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"Elvis: The Final Years"


by Jerry Hopkins

Elvis Presley's final years were full of paradox. He was the rebellious
king of rock & roll who returned again and again in the Seventies to play
Las Vegas, home to such "establishment" entertainers as Sammy Davis Jr. and
Frank Sinatra. He crisscrossed the nation on grueling tours, setting box-
office records for performances that became increasingly sloppy and
listless. He was often unprepared at recording sessions, and even when it
was apparent on disc, everything RCA released scaled the charts. With the
help of manager Colonel Tom Parker's finely tuned Presley machine, Elvis
projected an image of the courteous Southern gentleman -- always answering
reporters' questions with a "yes, sir" or "no, ma'am," and lavishing
expensive gifts of cars and cash on strangers -- but often abusing his aides
and bodyguards and friends.

Most telling of all, Elvis was the most popular entertainer in the world,
a figure of constant attention who came off as the boy next door while his
life grew increasingly bizarre. He was fascinated by guns, and in his last
years rarely went anywhere without carrying one. He became a nocturnal
creature who would rent an amusement park outside Memphis so he could ride
the roller coaster at night -- alone except for his entourage. He covered
hotel-room windows with aluminum foil to keep daylight out. His appetite for
-- and dependence on -- uppers and downers and painkillers was incredible.

Elvis didn't play out his final years alone. There were other actors in
the drama. The Colonel. His father, Vernon, and his daughter, Lisa Marie.
The women -- his former wife, Priscilla, and his girlfriends Linda Thompson
and Ginger Alden. His bodyguards, Red and Sonny West, and his aides, Joe
Esposito and Charlie Hodge. And his doctor, George Nichopoulos.

But by 1974, Elvis was a very sick man. And it seemed that none of the
people he gathered around him could do anything to stop him from slipping
away.

What follows is excerpted from Elvis: the Final Years by Jerry Hopkins,
published in 1980 by St. Martin's Press. - The Ed.

---------------------------------------------
September 1974 - January 1975
---------------------------------------------

It was a bad time for Elvis. Everything seemed to be coming apart. His
father and his stepmother, Dee, separated after ten years. "Vernon treated
me like a child; he kept me in a cage," Dee said.

It was a familiar theme. Priscilla had felt suffocated and restricted,
too. Now, as Dee was packing up and leaving Vernon's house nearby, Elvis
watched as his friend Linda Thompson moved her things out of Graceland.
Their relationship was an emotional one, and there would be flare-ups for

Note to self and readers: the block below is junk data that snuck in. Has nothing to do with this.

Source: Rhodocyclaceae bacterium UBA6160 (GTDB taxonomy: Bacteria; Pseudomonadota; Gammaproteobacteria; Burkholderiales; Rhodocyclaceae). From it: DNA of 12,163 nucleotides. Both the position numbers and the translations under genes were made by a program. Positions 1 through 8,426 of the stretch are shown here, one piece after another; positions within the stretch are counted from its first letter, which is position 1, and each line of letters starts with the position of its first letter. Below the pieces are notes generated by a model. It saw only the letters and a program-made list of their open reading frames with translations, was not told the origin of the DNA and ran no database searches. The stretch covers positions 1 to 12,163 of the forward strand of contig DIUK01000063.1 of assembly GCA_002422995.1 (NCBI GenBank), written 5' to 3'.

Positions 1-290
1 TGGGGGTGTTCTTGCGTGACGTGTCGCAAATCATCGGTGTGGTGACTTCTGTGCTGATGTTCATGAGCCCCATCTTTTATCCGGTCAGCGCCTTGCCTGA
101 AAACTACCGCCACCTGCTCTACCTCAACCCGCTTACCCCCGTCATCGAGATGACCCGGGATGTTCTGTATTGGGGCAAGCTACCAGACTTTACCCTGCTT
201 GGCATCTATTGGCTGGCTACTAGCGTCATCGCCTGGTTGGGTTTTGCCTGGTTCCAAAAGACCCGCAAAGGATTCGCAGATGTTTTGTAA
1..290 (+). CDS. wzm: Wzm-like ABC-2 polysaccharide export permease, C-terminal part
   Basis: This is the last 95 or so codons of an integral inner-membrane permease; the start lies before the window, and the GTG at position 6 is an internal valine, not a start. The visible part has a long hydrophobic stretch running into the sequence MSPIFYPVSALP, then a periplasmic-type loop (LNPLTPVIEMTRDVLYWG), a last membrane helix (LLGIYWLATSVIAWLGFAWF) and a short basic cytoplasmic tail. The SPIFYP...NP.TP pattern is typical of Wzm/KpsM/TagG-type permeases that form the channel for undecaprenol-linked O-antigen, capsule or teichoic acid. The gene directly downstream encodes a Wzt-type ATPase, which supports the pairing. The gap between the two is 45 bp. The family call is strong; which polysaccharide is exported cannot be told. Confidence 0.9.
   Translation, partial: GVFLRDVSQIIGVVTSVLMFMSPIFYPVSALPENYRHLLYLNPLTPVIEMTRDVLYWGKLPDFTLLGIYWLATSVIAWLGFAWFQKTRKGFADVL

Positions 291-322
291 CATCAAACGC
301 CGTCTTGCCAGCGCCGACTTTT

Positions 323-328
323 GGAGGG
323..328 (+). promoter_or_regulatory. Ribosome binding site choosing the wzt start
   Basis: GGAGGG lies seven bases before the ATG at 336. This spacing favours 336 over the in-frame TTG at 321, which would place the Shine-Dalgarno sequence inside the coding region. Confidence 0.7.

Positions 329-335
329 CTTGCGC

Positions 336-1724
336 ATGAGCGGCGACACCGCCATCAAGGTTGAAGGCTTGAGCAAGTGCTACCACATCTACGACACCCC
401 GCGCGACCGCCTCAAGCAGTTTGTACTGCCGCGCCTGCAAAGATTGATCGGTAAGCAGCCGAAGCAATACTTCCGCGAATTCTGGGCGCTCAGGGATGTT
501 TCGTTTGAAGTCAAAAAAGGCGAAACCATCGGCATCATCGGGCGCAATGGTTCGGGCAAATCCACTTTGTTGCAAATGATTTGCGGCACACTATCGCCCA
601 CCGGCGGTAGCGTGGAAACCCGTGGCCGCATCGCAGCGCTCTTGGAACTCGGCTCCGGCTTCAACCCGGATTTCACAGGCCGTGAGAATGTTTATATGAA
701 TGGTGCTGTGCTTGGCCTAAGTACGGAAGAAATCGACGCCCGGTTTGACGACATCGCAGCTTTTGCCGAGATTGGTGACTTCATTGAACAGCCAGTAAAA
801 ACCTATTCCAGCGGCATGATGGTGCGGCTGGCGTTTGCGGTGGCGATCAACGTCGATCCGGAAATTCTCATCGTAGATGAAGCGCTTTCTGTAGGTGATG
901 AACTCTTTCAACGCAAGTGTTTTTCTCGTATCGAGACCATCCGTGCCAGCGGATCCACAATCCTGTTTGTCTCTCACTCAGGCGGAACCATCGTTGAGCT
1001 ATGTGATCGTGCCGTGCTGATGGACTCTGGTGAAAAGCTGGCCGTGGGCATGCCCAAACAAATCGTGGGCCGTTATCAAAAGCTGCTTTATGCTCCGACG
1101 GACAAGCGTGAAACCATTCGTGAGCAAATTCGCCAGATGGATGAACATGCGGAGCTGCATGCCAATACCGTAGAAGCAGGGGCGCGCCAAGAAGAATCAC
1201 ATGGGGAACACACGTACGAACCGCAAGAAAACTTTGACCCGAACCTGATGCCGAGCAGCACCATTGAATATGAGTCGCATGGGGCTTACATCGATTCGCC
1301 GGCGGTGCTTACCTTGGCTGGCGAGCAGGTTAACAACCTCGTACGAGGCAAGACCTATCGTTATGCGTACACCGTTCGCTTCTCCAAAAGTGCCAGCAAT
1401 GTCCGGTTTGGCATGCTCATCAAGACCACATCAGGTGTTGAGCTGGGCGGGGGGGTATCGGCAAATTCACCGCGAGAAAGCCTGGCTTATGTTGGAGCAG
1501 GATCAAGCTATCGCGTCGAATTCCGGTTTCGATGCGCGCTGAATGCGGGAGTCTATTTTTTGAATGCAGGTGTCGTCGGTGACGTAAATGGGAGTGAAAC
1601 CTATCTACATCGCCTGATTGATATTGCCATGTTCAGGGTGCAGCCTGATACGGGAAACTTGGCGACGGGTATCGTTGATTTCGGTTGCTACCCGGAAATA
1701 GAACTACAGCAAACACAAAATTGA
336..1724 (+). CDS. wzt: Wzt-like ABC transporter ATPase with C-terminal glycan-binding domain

years to come.

Elvis had also lost his longtime piano player, David Briggs, who was being
paid $3000 a week by Elvis but wanted to return to Nashville's recording
studios.

Elvis' health plummeted as his weight ballooned. Just how much weight he
had put on, and how quickly, became apparent when he arrived at the
University of Maryland on September 27th. So great was the change, some of
the boys in the band had trouble recognizing him.

Tony Brown, who had taken Briggs' place in the backup band, remembered
watching Elvis arrive. "He fell out of the limousine to his knees," said
Brown. "People jumped to help and he pushed them away, like, 'Don't help
me!' He always did that when he fell. He walked onstage and held onto the
mike for the first thirty minutes like it was a post. Everybody was scared."

Guitarist John Wilkinson was standing a few feet away from Elvis. "The
lights went down," he recalled, "and Elvis came up the stairs. He was all
gut. He was slurring. He was so fucked up. It was obvious he was drugged,
that there was something terribly wrong with his body. It was so bad, the
words to the songs were barely intelligible. He could barely get through the
introductions. We were in a state of shock. I remember crying. He cut the
show short, yet it seemed like it went on forever."

The rest of the tour was, as Brown put it, "uphill." For three nights, in
Detroit, South Bend and St. Paul, Elvis seemed in control. His eyes were
bright and the shows were energetic, giving hope to those around him. Back
in Detroit for another show, he slipped again.

"I watched him in his dressing room, just draped over a chair, unable to
move," said Wilkinson. "So often I thought, 'Boss, why don't you just cancel
this tour and take a year off?' I mentioned something once in a guarded
moment. He patted me on the back and said, 'It'll be alright. Don't worry
about it.'"

The cities rolled by, all of them very much alike, all noisy and somewhat
numbing. Dayton, Wichita, San Antonio, Abilene... Limousines, hotel rooms,
huge auditoriums and the chartered Playboy jet that took him from town to
town became the only environments he knew.

After that, Elvis didn't work for five months.


It didn't get any better in 1975. On January 8th, Elvis celebrated his
fortieth birthday. He worried that he was "getting up there," and that hurt.

Twenty days later, Elvis entered the hospital for, among other problems,
an enlarged colon. At least that's what the press was told. And it was true.
But it was also true that Elvis was there for another detoxification. This,
too, would be confirmed years later by Dr. Nick [George Nichopoulos]. At the
time, however, Nichopoulos merely stated that Elvis had been sick for
several days but was reluctant to go to the hospital. He said it had
required several more days of talking before Elvis submitted to the
physician's wishes, during which time a suite was held for him on the
Baptist Hospital's eighteenth floor.

Finally, on January 28th at five a.m., the telephone rang at the nurse's
station. Dr. Nick said he was leaving Graceland with Elvis and would be
arriving in fifteen minutes. Elvis, wearing navy blue pajamas and a few
days' beard, showed up with his father, Joe Esposito, Linda Thompson and a
few bodyguards.